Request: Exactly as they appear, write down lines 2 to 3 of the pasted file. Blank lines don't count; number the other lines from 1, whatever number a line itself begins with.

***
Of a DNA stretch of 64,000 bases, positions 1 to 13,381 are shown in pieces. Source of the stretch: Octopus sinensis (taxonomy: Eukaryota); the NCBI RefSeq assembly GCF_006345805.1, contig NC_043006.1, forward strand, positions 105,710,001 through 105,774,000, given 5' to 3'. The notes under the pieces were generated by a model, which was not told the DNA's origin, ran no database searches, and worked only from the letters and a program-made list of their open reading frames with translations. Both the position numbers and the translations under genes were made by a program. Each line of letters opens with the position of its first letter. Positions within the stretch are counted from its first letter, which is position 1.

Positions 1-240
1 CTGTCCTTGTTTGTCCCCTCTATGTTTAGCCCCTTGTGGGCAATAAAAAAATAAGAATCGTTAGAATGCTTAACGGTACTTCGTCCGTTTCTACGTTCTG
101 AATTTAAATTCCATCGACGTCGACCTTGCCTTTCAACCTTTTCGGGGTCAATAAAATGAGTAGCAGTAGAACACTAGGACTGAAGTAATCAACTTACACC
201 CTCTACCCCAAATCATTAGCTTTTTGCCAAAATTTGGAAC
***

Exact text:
Positions 1-240
1 CTGTCCTTGTTTGTCCCCTCTATGTTTAGCCCCTTGTGGGCAATAAAAAAATAAGAATCGTTAGAATGCTTAACGGTACTTCGTCCGTTTCTACGTTCTG